Fortunately there are a ton of websites built specifically for digital nomads. Here, we review many of the top freelance and remote work websites and highlight the best features of each.
Freelance & Remote work website reviews
FlexJobs – Remote & Freelance
FlexJobs is a subscription based website that focuses on “flexible jobs.” They have an impressive database of both freelance and remote job listings. Pricing starts at $14.95 per month which gives you unlimited access to 32,000 flexible jobs from over 49,000 companies.
Searching for a job can be time consuming, even more so when you’re looking for a flexible job. Many job search websites are plagued by scams, “too good to be true,” and junk job postings. What makes FlexJobs special is that a real human reviews and screens each and every job listing to make sure it’s legit. According to their website, FlexJobs research team spends more than 100 combined hours every day researching companies and reviewing job listings. That’s what your membership fee pays for.
FlexJobs also has a useful advanced search feature. Rather than a generic search that returns a huge list of results to sort through, this search feature allows you to enter your criteria and narrow down your list, saving you a lot of time. FlexJobs advanced search functionality is the best of all the job sites on this list.
While you must be a member to view full job listings, FlexJobs does let you browse a short version of job listings to let you get a sense of what’s available. They also provide free resources to non-members such as their Job Search Tips & Blog which offers thousands of articles to guide and support your job search.
FlexJobs members have access to free skills testing, expert job search tips, and a quick and easy profile process to help you find the nomad job that’s right for you. They also offer one-on-one career coaching and resume review for an additional fee (at a nice discount for members). From time to time they also host free members-only webinars and virtual job fairs.
In addition to great job resources, a membership also comes with valuable pre-negotiated discounts for products and services such as Dell, Audible, QuickBooks and TurboTax.
They’ve earned a 5 star, A+ rating from the Better Business Bureau, which tells me that they’re a trustworthy company. They also pride themselves on great customer service which is a big highlight for me.
If you’re not sure FlexJobs is the right fit for you, give it a try. They offer a 30-day money back guarantee if your not satisfied. So there’s no risk.
Whether you’re looking for freelance gigs or a steady remote job, FlexJobs is a great option to launch your digital nomad career. And FlexJobs is currently running a sick promotion – sign up now through August 31st and get up to 50% off your subscription cost. Click here and use code SCHOOL at checkout.
Upwork – Freelance
Upwork is perhaps the most well-known name in the freelance gig search game. In Upwork’s own words, they are “the premier freelancing website for top companies to hire and work with the world’s most talented independent professionals.” There’s no denying that Upwork has made a name for itself by being the ultimate freelance marketplace.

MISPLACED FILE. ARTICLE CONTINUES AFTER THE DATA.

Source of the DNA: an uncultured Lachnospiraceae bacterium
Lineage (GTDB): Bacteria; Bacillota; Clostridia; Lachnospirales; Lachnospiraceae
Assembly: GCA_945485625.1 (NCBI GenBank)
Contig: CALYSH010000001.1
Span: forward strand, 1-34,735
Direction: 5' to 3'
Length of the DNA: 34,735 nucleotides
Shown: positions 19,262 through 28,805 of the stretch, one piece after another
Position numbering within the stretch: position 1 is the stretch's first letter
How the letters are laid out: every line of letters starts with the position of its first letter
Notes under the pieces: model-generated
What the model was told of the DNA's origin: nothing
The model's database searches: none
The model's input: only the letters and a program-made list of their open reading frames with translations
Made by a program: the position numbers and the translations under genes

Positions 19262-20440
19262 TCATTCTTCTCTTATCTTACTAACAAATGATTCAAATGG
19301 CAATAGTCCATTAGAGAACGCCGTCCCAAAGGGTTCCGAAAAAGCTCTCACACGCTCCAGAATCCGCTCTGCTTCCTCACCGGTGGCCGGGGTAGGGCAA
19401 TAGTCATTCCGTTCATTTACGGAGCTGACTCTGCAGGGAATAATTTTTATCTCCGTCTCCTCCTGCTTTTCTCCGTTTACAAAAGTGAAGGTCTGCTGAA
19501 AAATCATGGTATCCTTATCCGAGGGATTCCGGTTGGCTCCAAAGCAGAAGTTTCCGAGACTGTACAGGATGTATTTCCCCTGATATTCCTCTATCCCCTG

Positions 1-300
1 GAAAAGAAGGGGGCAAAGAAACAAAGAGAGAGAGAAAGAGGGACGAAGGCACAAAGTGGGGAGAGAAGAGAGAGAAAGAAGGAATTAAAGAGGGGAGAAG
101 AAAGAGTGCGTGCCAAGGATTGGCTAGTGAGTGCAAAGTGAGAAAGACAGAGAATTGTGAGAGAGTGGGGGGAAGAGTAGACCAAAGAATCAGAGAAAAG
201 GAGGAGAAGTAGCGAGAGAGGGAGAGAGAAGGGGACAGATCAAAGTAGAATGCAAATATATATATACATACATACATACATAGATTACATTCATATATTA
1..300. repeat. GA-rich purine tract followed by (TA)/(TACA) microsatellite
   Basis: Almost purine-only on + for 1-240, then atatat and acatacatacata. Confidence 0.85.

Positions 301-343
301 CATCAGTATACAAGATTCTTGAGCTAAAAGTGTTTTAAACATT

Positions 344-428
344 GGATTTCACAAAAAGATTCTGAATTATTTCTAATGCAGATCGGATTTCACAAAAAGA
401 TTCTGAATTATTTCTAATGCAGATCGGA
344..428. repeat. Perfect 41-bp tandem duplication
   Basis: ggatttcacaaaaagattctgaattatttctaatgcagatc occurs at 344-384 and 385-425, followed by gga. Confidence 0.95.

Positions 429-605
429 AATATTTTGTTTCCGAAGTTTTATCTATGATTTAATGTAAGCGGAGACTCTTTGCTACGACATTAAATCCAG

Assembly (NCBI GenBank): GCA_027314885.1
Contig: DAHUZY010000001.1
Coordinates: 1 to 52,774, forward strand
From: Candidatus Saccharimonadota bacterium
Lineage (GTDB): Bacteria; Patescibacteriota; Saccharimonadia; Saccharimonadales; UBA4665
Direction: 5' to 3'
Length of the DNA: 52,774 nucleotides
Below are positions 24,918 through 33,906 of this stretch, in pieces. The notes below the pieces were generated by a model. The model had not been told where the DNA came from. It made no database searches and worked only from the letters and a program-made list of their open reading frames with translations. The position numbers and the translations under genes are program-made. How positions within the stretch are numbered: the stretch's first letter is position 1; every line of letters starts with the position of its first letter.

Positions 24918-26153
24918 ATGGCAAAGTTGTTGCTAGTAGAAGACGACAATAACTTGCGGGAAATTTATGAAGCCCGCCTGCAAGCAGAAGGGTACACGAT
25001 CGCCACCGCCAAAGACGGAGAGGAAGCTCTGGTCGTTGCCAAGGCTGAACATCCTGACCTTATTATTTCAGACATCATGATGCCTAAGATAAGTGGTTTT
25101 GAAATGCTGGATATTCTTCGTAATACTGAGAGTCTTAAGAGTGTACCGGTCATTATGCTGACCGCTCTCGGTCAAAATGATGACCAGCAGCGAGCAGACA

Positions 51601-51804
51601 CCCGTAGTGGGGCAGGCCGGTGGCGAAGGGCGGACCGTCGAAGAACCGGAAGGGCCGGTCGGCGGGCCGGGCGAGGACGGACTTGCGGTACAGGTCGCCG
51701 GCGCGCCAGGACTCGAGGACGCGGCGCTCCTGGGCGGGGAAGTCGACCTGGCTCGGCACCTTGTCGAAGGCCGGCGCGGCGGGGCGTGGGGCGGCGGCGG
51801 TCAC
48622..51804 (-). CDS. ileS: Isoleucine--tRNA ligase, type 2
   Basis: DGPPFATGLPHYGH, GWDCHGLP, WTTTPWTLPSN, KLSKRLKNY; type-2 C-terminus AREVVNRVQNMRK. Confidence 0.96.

It’s free to sign up, create a profile, and search for and bid on jobs, though you are limited on the number of jobs you can bid on each month. A free account comes with 60 “connects” per month (think of these like Upwork currency). Connects are required to submit proposals for jobs on the Upwork marketplace, and different jobs require different amounts of connects. If you run out of connects before the end of the month you can buy more for $0.15 each. Unused connects roll over at the end of each month.
Upwork also offers a Plus membership for $14.95 per month. The Plus membership comes with 10 extra connects per month (70 total) along with a few other premium features. The most notable benefit of the Plus account is the ability to view competitor bids. You can see the high, low and average bid for any job you’re interested in. This can be extremely helpful when submitting a proposal as it can keep you from undervaluing yourself or over-bidding, resulting in a higher success rate.
Upwork earns revenue by charging a percentage to both the freelancer and the employer. The freelancer fee is on a sliding scale: 20% for the first $500 billed with the client, then 10% for total billings between $500.01 and $10,000. The minimum fee is 5% which is charged on earnings in excess of $10k in total billings with the client.
The downside of freelancing through Upwork is that if you rely on a steady stream of new clients with an average contract of less than $500, then Upwork is taking 20% of all your earnings. That’s steep and difficult to justify unless you can at least get over the $500 mark with one or several consistent clients.
For full transparency, I have found success on Upwork, to date I have earned more than $100k through the platform. In the beginning I bid on every job I was qualified for, with little success. Eventually I landed a string of low-paying gigs that allowed me to build my success score. Once I had a few positive reviews on my profile, I was able to submit higher bids and go after bigger jobs, and I found a much higher success rate. Ultimately I was able to land a few repeat clients and topped the $10k threshold.
Fiverr – Freelance
Fiverr is a different kind of gig marketplace, one that puts the freelancer in the driver seat. Rather than perusing a list of available job listings, freelancers create gigs to “sell” to potential buyers. Gigs are essentially mini sales pitches and can range anywhere from $5 to $10,000 and the freelancer sets the price.
With Fiverr, freelancers can build their portfolio and showcase their finished products to potential buyers. This is especially useful for creative freelancers such as artists, graphic designers, digital marketers, photographers & videographers, and web developers. But Fiverr also has categories for tech and business professionals too. From programming to business plan writing, Fiverr has something for every freelancer.